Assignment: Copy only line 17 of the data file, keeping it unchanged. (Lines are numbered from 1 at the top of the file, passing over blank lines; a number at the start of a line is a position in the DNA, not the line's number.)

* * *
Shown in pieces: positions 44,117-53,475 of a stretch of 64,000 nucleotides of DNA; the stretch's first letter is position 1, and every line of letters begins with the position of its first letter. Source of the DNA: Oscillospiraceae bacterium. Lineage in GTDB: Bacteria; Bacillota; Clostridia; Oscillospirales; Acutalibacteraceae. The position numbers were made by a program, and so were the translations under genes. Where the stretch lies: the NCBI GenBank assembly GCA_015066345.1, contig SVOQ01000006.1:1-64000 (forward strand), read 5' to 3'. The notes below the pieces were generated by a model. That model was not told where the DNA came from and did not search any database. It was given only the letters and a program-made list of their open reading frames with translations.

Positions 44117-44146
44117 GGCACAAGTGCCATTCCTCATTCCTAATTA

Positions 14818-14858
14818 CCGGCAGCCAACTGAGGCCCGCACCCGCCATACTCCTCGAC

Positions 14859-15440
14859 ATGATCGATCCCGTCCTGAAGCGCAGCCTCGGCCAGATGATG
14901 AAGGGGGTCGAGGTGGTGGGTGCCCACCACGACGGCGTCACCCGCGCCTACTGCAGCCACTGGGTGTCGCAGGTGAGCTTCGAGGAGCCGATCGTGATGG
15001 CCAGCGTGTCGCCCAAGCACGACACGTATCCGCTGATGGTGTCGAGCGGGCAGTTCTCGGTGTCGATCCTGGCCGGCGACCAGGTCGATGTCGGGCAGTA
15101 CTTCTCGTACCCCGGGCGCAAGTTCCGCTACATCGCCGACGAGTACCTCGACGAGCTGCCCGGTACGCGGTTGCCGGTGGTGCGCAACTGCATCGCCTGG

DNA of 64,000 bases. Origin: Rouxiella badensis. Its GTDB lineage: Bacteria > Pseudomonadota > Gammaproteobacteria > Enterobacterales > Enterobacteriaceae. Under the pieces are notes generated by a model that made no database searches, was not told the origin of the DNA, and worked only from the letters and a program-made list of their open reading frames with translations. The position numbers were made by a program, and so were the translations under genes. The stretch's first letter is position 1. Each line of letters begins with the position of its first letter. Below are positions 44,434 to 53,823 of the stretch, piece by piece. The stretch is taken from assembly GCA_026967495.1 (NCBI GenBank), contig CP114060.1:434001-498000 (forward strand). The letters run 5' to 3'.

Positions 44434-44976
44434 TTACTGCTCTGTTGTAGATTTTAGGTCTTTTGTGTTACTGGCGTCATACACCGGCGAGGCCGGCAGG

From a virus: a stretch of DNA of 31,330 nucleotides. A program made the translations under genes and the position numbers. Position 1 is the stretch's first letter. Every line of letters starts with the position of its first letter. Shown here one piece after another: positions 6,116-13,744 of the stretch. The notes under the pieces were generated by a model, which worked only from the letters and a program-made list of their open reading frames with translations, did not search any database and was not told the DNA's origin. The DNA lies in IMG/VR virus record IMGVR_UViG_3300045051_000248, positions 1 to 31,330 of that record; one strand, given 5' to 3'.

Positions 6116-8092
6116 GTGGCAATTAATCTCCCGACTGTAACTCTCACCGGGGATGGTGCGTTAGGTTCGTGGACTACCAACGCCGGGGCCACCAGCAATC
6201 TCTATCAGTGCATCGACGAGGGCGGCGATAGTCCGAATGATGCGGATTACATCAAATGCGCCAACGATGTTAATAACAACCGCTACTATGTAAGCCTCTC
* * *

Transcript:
6201 TCTATCAGTGCATCGACGAGGGCGGCGATAGTCCGAATGATGCGGATTACATCAAATGCGCCAACGATGTTAATAACAACCGCTACTATGTAAGCCTCTC